When he realises that he can't get to the little pig, who is safe in his brick house, the hungry bad wolf turns his attention to Plan B, “Gobble Red Riding Hood's Gran - nice and hot.” On discovering this, Pig sets off to save the day. Fabulously funny, this lovely story links Little Red Riding Hood and The Three Little Pigs in a brilliant new tale. Told using carefully chosen vocabulary, the rhyming text is ideal for reading aloud with plenty of opportunities for children to join in as they become familiar with the story. The illustrations are an absolute joy. Full of little details and plenty of references to other traditional tales, they will be enjoyed again and again. With little jokes, like a family picture of the little pigs playing piggy-in-the-middle, PIG E as the little pig's number plate, the naked Emperor leaving The Emporium of New Clothes and fairy-powered street lamps, each spread has so much to explore and discover. Brilliant fun.
Titles for readers Moving On from Primary to High School
Written by Michael Morpurgo
Barrington Stokes £5.99
In this unflinching short story, Michael Morpurgo tackles the difficult relationship between people and foxes in the countryside. Clare sees the beauty in the creatures, while her livestock-farming father sees the foxes as pests and believes that the only good fox is a dead fox. When Clare finds an orphaned cub after the fox-hunt has passed, she decides to secretly raise him on her own and names him Larry. He grows stronger and bigger until Clare knows the day has come to set him free. When the story ends tragically for Larry, was Clare’s kindness towards the fox cub appropriate or worth it? Fox Friend makes a useful starting point for a range of topics for parents and teachers. At the back, Michael Morpurgo shares how his own farm inspired the story and how thousands of children have benefited from the Farms for City Children scheme.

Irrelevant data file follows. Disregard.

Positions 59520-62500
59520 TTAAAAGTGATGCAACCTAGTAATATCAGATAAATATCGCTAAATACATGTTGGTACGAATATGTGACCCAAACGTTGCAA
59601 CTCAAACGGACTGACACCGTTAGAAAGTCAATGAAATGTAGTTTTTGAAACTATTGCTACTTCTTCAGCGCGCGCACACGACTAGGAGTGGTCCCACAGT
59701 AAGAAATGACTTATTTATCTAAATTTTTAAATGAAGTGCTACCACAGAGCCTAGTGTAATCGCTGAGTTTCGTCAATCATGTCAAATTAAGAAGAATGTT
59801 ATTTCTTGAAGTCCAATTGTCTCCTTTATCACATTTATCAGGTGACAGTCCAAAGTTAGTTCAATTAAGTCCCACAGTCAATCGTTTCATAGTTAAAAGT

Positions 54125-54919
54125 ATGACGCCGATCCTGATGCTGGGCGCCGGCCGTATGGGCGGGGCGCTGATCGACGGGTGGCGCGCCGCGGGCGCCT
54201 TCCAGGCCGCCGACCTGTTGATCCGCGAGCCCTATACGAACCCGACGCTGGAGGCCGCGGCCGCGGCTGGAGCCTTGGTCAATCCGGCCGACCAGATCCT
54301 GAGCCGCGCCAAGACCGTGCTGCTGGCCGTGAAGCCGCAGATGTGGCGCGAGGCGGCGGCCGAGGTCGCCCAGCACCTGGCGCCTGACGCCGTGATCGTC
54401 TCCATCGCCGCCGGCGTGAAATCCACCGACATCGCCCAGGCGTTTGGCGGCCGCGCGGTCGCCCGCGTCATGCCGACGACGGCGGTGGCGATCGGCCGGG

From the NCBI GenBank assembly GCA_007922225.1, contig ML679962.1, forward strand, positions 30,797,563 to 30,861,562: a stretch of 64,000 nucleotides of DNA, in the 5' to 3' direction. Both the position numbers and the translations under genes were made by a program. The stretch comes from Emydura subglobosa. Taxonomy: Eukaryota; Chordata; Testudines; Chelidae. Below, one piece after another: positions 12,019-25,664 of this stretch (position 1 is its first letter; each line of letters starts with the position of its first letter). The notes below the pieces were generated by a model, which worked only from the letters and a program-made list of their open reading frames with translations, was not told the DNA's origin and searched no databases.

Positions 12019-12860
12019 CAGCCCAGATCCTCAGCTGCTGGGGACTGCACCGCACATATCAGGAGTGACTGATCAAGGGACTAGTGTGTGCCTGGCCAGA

Titles for Young Teenage Readers
The Beast is an Animal
Written by Peternelle van Arsdale
Simon & Schuster £7.99
The land of Byd is haunted by an evil presence. The Beast is the subject of an old rhyme, which is used to warn children of the dangers of wandering out at night. But when death comes to the village where Alys lives, it is two mysterious twin sisters, the soul eaters, who are the cause, and not the Beast. Seven-year-old Alys is left an orphan and, through the kindness of a stranger, makes her way to the next village to begin a new life. But it turns out to be more prison than sanctuary. This is a complicated story. Alys is an unusual child who appears to have special powers and some kind of unexplained connection to the twin sisters - something which she fears, yet cannot resist. We watch her grow almost to adulthood, when the story quickens to a final crisis. Alys’ character is well developed and she earns our sympathy. The plot develops at a steady pace until the climax, when it seems to career out of control. However, a resolution is eventually reached, and so ends a good read which should be enjoyed by fantasy fans.
Titles for More Mature Young Adults
Written by Joanna Nadin and Anthony McGowan
This is a dual narrative story which works really well. It all starts in a hospital canteen where Matt and Sophia first meet and a spark of attraction between them is ignited. Sophia is an outpatient in remission from cancer, Matt is an opportunist looking for a girl to seduce. They are from completely different backgrounds, face opposition from friends and family and struggle with their feelings for each other. This is a story of teenage love with all of its angst, torments and intense feelings. The characters are interesting, including the supporting ones like Jango with his bullying tactics and his well-hidden heart of gold. The writing is excellent, and the storyline is funny and moving, if a bit cheesy at times, but in a nice way.